According to her application for a Veterans Widow’s pension, Tamezin had married Henry D. Stocker of McHenry County, Illinois in November of 1859 in Lake City, Minnesota, which probably indicates that she had moved with her parents to Minnesota in the late 1850s. We find Henry and Tamezin enumerated in June of 1860 in the federal census for McHenry, McHenry County, Illinois. She is indexed online as 18 year old “Tenason Sticker” born in Illinois but fortunately she and Henry “Sticker” were joined by a Sarah Kimball, probably a cousin, to give us confidence in concluding that it  was “our” Stockers. Their first child, Harriett (“Hattie”), was born in May of 1861 in McHenry. Henry joined the Illinois volunteers and was commissioned a First Lt. with the 16th Cavalry in May of 1863. He was wounded and then captured at the battle of Jonesville, Virginia in January of 1864. He eventually escaped and was mustered out in October of 1864.
Although Henry Stocker had started practicing law in McHenry before the war, the Stockers are found in the June 1865 Minnesota census in Lake City, Minnesota, again as “Sticker,” something like “Thomas” for Tamizen, but also with “Hattie.”  Their second daughter, Ninette (“Nettie”), who would become a fixture in Hillsboro, New Mexico, was born in Minnesota in 1866,  but, shortly thereafter, things apparently got “interesting” because Henry eventually left Tamezin, Harriett and Ninette and married the widow, Hepzibah “Heppie” (Jackson) Grant. The 1870 federal census shows Tamezin and Henry with separate households in Lake City, Minnesota.  Henry and Heppie’s household included both Hattie and a five year old Franklin Grant. The “Tamison” Stocker household also included a Hattie Stocker as well as Nettie Stocker and a Nellie Kimball. Tamezin had no evidence of a divorce from Henry, which turned out to be both bad news and good news. It meant she may have been a bigamist by virtue of a second marriage, but, as we shall see, she was still potentially eligible for a Civil War widow’s pension.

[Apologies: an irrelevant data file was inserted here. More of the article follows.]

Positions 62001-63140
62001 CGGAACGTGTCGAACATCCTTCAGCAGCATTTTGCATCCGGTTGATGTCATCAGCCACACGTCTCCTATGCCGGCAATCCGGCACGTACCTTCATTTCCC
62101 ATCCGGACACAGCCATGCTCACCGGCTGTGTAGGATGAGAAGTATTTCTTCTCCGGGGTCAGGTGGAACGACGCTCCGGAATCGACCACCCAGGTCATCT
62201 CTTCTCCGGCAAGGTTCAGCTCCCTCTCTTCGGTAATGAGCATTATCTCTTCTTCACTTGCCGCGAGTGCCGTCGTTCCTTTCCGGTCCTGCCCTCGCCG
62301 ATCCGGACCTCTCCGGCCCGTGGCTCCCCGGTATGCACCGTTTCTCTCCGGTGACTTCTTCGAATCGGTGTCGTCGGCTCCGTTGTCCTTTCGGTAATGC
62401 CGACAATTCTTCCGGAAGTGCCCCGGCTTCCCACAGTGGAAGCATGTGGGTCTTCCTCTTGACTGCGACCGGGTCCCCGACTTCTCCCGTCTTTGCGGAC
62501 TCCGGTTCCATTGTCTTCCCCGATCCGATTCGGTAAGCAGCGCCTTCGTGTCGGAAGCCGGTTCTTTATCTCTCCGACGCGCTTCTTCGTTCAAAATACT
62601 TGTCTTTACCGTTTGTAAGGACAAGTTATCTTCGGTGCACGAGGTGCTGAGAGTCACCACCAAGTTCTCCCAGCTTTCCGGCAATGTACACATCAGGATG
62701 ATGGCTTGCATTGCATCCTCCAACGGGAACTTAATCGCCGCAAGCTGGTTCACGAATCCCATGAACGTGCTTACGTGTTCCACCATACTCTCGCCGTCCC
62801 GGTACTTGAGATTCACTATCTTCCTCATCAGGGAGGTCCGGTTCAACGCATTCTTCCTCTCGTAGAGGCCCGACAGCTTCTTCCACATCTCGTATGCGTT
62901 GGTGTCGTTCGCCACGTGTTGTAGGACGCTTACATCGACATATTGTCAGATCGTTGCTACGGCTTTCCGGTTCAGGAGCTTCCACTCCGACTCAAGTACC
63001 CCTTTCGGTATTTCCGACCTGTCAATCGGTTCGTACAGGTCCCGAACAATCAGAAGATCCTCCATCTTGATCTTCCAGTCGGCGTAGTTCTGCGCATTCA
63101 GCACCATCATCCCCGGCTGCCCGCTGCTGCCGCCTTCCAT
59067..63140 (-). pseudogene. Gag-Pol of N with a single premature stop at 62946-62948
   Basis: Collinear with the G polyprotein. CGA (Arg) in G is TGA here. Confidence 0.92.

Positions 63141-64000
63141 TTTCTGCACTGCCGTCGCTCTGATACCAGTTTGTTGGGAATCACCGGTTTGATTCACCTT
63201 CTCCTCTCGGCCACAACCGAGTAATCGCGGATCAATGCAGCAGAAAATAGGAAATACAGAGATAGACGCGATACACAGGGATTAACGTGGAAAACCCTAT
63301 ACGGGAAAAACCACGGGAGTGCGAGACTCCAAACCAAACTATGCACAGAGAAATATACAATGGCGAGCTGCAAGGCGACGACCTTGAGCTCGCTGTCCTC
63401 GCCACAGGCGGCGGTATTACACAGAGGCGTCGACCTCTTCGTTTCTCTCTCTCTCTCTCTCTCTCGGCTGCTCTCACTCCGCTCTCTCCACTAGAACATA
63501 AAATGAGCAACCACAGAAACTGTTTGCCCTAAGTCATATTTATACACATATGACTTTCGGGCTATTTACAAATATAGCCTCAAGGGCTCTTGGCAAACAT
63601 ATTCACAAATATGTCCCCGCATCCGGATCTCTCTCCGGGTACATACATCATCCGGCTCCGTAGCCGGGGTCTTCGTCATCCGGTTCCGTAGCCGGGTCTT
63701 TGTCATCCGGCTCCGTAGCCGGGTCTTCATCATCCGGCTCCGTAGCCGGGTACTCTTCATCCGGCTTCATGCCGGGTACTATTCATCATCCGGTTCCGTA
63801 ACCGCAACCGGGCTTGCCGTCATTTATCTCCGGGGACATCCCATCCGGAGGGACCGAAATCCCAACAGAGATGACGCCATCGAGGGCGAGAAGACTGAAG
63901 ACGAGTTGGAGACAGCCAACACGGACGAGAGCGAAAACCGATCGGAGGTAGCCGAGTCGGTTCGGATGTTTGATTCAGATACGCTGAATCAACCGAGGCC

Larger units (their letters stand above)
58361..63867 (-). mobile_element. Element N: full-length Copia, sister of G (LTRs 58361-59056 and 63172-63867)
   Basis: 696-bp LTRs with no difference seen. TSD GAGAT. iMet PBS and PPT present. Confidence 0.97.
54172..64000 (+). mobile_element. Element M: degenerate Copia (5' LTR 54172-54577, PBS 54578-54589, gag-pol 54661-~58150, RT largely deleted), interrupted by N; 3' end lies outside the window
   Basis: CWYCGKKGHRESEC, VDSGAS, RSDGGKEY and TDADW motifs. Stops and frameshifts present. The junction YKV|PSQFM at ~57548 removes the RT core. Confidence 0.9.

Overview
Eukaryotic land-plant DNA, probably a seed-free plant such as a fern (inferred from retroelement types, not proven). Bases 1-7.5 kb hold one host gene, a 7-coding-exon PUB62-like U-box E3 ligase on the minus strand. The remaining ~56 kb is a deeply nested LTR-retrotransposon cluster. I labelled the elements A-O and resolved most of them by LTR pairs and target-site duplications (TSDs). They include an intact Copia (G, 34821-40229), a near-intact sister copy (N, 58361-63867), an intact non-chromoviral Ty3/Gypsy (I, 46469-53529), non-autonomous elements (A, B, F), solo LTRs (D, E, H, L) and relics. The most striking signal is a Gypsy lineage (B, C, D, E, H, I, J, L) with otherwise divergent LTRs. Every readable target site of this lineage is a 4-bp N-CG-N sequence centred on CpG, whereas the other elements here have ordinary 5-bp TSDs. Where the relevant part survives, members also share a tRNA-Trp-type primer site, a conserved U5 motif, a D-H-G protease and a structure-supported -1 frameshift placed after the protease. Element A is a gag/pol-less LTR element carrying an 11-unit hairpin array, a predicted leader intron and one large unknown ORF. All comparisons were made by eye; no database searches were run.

Cupid's cavorting, 1891: The Miller's would come to Hillsboro two years later.
In about 1875, Tamezin married Wesley O. Dodge and in the 1880 census she is found with Wesley and 14 year old “Nettie” in Red Wing, Minnesota, which is just up the road from Lake City in Goodhue County. (By 1880, her father Russell Kimball and her brother Artemus had moved from Goodhue County to Rock County in southwestern Minnesota. I believe Russell Kimball died in the 1880s.) We know little about Wesley Dodge, but the census of 1880 lists his occupation as “bookkeeper.” The Dodges are enumerated in the June 1885 Minnesota census in Red Wing, along with 19 year old “Nettie.” On Friday, June 28, 1891, The St. Paul Daily Globe reported that the wedding of Ninette Stocker and George T. Miller had taken place on Wednesday at the home of W.O. Dodge and wife on Clinton Avenue in Minneapolis. Henry Stocker and (second) family had also moved to Minneapolis, probably about 1887, and they lived on Nicollet Ave. At least by the 1895 Minnesota census, “Hattie” along with husband Nicholas Galles, had a home on Harriet Ave. in Minneapolis.  All of these homes were in close proximity to each other in an area east of Lake Harriet in the south part of Minneapolis.